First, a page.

With professionals failing to embrace direct payments as a realistic option for more service users. Social workers do however need to acknowledge the fact that direct payments do not meet the needs of all service users and therefore this should be kept in mind and not ignored as professionals try to meet management targets at work. This in itself is worrying as social workers we are supposed to work without being judgemental and empower the service users we work with. Social workers and other professionals should get training and ensure that they do not stereotype service users and always place service users first.
With such perceptions of service users it would be difficult to place welfare of service users first. Social workers and other professionals need to have an understanding of what direct payments are, how they may benefit a service user and when they are best applied. This will improve on their ability to promote direct payments to service users that would benefit from them. Getting access to Direct payments is not always easy as service users face barriers such as lack of information and loads of paperwork.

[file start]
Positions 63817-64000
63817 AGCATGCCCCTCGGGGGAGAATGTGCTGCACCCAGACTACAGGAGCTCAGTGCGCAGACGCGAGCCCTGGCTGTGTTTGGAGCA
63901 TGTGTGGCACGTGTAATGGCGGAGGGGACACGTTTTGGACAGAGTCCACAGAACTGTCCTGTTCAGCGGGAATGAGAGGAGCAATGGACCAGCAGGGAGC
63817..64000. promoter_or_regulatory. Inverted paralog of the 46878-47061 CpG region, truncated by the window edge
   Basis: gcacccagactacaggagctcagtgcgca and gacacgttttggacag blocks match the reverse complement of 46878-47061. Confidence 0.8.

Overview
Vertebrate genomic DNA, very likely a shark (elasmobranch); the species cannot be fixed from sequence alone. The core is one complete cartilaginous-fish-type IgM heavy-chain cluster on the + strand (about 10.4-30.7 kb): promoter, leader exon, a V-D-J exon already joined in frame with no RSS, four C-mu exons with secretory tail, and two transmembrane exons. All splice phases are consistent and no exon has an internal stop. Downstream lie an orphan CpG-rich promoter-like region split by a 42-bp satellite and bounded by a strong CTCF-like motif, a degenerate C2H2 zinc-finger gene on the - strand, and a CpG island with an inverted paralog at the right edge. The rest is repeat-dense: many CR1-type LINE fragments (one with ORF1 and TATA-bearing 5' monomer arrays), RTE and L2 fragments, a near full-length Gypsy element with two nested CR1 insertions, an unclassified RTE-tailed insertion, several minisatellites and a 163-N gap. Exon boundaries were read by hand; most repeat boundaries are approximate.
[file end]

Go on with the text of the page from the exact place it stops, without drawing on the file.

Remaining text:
Service users have to become employers as they take on the responsibility of hiring their staff. Social workers are faced with the task of ensuring that service users using direct payments receive a good quality of care. Direct payments transfers considerable responsibility to the service user and it is therefore important that policies and procedures are in place to help people access and manage their direct payments effectively. Partnerships should also be formed between agencies and local authorities enabling them to recommend services that they are confident in.